Update: In the case of the marine reservist who attached a priest for looking like a Muslim terrorist, all charges were dropped. The priest didn't stick around America to press charges. To rehash, this idiot chased a Greek priest for three blocks and beat him with a tire iron while telling a 911 operator (listen to the call here):
I got a guy who's trying to mug me. … He just grabbed my f------ b---- when I got out of my car. … I just hit him with a tire iron and he's trying to take off. He said he was going to f------ kill me. … This guy's not gonna come back. I wanna knock him out.
...
He looks like a Middle Eastern guy, a Taliban guy. … He straight up looks like he came from Afghanistan … knows where I live and knows what I drive and I'm not letting him come back. I'll kill him. I got a wife.
So let me get this straight. This priest, who says he was lost, looked like he was from Afghanistan, tried to rob the idiot, then grabbed his balls, and then yelled "Allahu Akbar."

Ohkaaay.

The prosecuting lawyer called this 'roid rage noting the attacker is "a 220-pound pharmacy manager who blogs photos of himself flexing his muscles and had worked as a drug informant for police."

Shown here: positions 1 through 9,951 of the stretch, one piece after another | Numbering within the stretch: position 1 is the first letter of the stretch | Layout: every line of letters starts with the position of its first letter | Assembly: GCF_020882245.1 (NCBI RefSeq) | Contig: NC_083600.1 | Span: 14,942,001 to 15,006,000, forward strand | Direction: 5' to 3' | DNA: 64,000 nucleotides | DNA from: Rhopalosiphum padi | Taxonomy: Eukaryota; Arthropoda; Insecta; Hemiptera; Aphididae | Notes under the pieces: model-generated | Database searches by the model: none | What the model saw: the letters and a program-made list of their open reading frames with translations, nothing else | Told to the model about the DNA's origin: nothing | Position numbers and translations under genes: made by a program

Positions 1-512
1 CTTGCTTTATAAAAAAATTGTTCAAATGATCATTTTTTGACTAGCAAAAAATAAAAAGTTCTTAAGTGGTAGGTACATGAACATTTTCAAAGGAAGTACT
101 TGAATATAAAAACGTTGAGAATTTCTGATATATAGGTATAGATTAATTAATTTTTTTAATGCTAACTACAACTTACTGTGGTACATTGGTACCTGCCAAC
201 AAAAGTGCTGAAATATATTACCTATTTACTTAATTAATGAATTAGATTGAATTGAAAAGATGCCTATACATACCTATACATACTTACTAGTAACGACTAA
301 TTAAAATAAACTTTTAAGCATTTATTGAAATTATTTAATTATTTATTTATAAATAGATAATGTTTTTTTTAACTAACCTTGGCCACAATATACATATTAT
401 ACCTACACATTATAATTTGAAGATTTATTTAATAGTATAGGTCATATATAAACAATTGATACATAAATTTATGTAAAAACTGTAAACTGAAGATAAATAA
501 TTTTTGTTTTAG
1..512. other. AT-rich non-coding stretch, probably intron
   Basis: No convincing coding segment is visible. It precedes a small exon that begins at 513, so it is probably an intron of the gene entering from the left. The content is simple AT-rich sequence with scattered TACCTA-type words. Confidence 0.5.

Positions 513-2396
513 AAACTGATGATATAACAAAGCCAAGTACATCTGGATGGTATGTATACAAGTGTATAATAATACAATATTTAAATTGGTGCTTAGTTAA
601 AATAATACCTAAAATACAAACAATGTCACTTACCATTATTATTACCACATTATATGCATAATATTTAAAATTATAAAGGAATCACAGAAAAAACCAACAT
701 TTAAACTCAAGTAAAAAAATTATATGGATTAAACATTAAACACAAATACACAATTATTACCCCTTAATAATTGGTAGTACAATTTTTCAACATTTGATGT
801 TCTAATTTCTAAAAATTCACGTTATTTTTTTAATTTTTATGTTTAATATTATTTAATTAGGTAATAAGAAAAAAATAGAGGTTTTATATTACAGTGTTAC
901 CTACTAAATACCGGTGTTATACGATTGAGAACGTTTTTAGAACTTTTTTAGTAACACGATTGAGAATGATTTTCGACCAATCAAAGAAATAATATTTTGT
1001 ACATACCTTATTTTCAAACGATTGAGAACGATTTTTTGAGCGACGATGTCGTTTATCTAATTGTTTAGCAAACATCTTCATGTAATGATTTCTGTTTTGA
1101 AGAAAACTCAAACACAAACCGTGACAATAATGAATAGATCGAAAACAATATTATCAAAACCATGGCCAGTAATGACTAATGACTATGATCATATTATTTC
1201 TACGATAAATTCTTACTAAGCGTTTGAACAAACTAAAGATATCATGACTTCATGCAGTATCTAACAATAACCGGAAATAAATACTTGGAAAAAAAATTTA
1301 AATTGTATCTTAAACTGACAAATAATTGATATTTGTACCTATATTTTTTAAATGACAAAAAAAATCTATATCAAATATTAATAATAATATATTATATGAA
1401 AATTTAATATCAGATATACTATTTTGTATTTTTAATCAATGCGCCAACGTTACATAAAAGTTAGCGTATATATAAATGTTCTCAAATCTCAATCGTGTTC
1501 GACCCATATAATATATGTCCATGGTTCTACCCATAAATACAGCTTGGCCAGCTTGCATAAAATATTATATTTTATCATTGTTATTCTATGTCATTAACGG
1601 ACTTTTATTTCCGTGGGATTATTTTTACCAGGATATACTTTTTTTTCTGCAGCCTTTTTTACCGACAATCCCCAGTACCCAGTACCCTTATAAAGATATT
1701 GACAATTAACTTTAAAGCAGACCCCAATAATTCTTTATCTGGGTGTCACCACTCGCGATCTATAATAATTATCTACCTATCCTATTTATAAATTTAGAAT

The attacker, after charges were dropped, says he forgives the priest. Gee, that's mighty Christian of him.

Here's a picture of the attacker.


He's not gay at all.

October 23, 2010

Stupid-mobiles (II)

The stupid mobile gets more press, this time in the Times, which has a few more details. The NYPD has ordered 30 and they cost 8,900 though that's retail and I'm sure the NYPD pays much much less, if anything.
For patrolling a big event or traversing big distances, T3 scooters seem like ideal tools, an energy-efficient mix of speed and agility. For navigating a semicrowded subway station, they can seem a little ridiculous.

Most people who need to get from the Seventh Avenue side of the 42nd Street station over to the shuttle platform just hop down the quarter-flight of stairs. Some take it in a single step.

But two officers on scooters last week had to detour to the wheelchair ramp, then daintily zigzag their way down like a fashion victim in too-high heels. Then, as they threaded their way through the commuters, going barely faster than they would on foot (but wearing tough plastic helmets just in case).